The term ’empath’ apparently entered our language in 1956. Through J.T. McIntosh’s novel, “The Empath”. A story about paranormally empathetic people (empaths), used by the government to oppress workers. It has also appeared through a character in Star Trek with magical healing powers, able to absorb and remove injuries. And John Coffey in The Green Mile who, through touching people, can see and remove their physical and emotional demons.

It’s a word that I’ve often struggled to navigate since I first learned about processing sensitivity. Through subsequent research, I frequently found it used interchangeably with HSP. This made it slightly confusing to understand and communicate.

“What I’ve observed in my own life and through coaching and teaching others, is an empath could be defined as having the ability to sense subtle shifts in energy fields.” – Bevin Niemann

I know many other people who are put off by the word, and its connotations with the paranormal, and unsubstantiated claims that some make about its meaning. But I also know many great people who use the word in ways that make sense. Because it relates to certain elements of processing sensitivity, which Elaine Aron defines through the DOES acronym. Not least the ability to notice and feel subtleties in the environment, even unconsciously. And to feel emotions deeply through their empathic processing of the world.



From its Latin roots empathy means to be within the suffering of another person.

Em (in/to put yourself into)
Pati (to feel/suffer)

It is to enter the feeling of another person. But I think there is a subtle difference between being empathetic and being what might be described as an ‘Empath’.

Empathy is a choice you make, to intentionally place yourself in the shoes of the other person so that you can see and feel things from their perspective.

An Empath doesn’t necessarily choose to be in the feeling of another person/environment. They unconsciously pick up on the feelings, moods, and emotions of other people and crowds without deciding to do so. Without adequate filters or boundaries, they can find themselves unable to cope with the subsequent onslaught of emotion.

This has nothing to do with the paranormal or any other worldly stuff.

An Evolutionary Mechanism

We are a predominantly social species. It makes sense that we would be deeply connected to one another in ways that we cannot consciously comprehend. It’s vital for our survival and ability to thrive, even though we are not the biggest or strongest animal.

Psychiatrist, Judith Orloff wrote the Empath’s Survival Guide; a book aimed at helping highly attuned people to not absorb the stress of the world. Interestingly, the evidence she uses to characterise empaths, support this interpretation of it being a largely under the conscious, but not paranormal experience of the world.

1. The Mirror Neuron System

A specialised group of brain cells have been discovered, which are responsible for compassion. They essentially enable people to mirror emotions and reflect another person’s joy, pain, or fear. Some people are more sensitive to these neurons than others.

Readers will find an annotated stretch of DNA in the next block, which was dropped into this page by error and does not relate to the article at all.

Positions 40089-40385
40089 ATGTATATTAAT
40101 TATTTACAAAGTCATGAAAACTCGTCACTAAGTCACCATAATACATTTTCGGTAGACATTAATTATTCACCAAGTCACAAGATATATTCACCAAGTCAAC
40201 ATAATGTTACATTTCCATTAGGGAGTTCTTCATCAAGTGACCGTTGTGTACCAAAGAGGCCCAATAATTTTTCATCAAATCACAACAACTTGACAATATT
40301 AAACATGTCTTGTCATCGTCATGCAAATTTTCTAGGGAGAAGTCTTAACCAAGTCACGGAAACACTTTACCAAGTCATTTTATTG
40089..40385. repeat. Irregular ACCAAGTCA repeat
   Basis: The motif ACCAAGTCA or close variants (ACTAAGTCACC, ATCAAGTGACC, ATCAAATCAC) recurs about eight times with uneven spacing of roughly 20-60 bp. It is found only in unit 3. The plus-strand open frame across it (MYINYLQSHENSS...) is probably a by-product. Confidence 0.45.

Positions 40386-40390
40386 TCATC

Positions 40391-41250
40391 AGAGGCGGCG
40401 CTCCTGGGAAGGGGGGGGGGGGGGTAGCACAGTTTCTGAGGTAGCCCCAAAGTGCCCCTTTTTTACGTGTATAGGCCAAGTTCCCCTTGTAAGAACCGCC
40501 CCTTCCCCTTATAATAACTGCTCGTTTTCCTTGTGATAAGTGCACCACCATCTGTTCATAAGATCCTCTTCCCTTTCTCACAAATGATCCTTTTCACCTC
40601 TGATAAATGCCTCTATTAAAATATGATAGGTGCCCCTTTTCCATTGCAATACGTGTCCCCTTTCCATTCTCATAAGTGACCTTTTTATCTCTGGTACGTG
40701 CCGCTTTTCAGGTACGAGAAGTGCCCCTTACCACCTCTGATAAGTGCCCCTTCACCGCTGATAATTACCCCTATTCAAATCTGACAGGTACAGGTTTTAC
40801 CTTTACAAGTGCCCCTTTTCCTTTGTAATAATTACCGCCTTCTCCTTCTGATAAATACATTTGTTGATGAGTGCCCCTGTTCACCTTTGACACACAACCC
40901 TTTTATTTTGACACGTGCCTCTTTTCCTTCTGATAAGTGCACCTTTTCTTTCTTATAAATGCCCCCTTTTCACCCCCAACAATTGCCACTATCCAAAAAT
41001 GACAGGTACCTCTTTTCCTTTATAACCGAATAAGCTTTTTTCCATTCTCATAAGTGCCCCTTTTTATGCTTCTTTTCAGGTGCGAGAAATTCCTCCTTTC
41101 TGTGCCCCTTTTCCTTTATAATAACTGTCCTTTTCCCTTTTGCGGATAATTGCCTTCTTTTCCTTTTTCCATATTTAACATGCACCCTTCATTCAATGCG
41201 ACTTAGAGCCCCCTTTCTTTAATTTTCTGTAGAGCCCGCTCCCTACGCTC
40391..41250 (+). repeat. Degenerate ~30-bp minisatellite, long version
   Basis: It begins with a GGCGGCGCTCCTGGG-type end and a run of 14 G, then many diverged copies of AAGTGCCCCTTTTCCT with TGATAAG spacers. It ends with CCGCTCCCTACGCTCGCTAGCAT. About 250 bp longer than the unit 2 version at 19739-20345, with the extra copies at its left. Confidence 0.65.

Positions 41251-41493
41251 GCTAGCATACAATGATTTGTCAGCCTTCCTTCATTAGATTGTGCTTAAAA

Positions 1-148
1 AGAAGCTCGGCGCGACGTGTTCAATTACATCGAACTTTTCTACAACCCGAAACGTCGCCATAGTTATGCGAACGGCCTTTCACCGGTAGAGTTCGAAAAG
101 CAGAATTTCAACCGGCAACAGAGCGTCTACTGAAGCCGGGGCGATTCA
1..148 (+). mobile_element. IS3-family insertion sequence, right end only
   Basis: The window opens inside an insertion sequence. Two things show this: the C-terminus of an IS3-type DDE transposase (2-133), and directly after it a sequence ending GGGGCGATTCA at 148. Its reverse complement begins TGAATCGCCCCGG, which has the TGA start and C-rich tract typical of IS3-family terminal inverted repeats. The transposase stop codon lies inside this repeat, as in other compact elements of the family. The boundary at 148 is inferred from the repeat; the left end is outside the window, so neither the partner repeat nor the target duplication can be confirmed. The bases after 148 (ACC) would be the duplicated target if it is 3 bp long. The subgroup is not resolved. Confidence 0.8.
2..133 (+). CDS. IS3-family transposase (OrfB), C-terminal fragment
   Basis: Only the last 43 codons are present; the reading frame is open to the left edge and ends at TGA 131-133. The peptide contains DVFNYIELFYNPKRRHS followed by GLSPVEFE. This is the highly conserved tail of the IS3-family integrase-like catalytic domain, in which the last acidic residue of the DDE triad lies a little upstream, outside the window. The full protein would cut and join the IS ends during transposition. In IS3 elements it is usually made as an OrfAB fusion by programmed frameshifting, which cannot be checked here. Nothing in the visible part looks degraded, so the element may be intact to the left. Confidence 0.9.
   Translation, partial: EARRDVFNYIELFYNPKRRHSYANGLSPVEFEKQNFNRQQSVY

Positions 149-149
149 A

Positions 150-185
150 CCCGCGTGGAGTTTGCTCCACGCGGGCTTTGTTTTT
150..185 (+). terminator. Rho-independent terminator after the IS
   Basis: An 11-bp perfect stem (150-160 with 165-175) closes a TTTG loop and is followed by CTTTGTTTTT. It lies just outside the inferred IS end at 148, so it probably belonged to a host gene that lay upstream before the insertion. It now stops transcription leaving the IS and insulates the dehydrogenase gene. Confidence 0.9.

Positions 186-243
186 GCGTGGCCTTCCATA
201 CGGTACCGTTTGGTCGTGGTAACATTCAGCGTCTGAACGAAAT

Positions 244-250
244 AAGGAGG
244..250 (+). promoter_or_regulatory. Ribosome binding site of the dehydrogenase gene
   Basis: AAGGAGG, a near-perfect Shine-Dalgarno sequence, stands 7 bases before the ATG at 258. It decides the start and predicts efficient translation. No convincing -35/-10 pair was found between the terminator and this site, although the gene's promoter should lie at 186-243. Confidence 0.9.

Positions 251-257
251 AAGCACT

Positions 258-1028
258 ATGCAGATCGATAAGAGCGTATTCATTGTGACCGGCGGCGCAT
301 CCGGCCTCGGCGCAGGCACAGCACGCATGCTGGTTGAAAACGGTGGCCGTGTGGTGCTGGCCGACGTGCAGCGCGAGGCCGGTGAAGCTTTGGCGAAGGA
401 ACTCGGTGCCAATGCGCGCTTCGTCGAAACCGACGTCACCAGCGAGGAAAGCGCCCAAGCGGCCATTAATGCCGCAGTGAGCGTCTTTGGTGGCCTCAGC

Mirror Neurons are a source of connection with another person, where you feel what they feel. If someone is sad you feel sad, if someone is happy, you feel happy, if someone is afraid, you feel afraid, etc.

2. Emotional Contagion

Research has shown the contagious affect of emotion. People pick up on a dominant mood, or amplify a behaviour which represents an underlying emotion. For example, a crying baby can set off the same reaction in a whole ward of babies. One person expressing anxiety in a busy queue can spread it to other people very quickly.

Humans are great at spreading and catching emotional viruses in groups. It is a key part of synchronising, and building connections through relationships. It’s likely a key survival mechanism in the story of our development as a species.

3. Electromagnetic Signals

The HeartMath Institute have done research demonstrating, “different patterns of heart activity (which accompany different emotional states) have distinct effects on cognitive and emotional function. During stress and negative emotions, when the heart rhythm pattern is erratic and disordered, the corresponding pattern of neural signals traveling from the heart to the brain inhibits higher cognitive functions. This limits our ability to think clearly, remember, learn, reason, and make effective decisions.”

The Highly Sensitive Empath

In this week’s podcast I talk with Bevin Nieman, and this topic came up.

Bevin is a wonderful human being. She’s the founder of the Global Cooperative for Sensitive Leaders, and the force behind PerceptiveSouls.com, where she helps highly sensitive people manage their energy and the energy of the world around them, so they can be the most effective version of themselves.

Over to You

How do you feel about the term ‘Empath’? Would love to hear what you think in the comments below.

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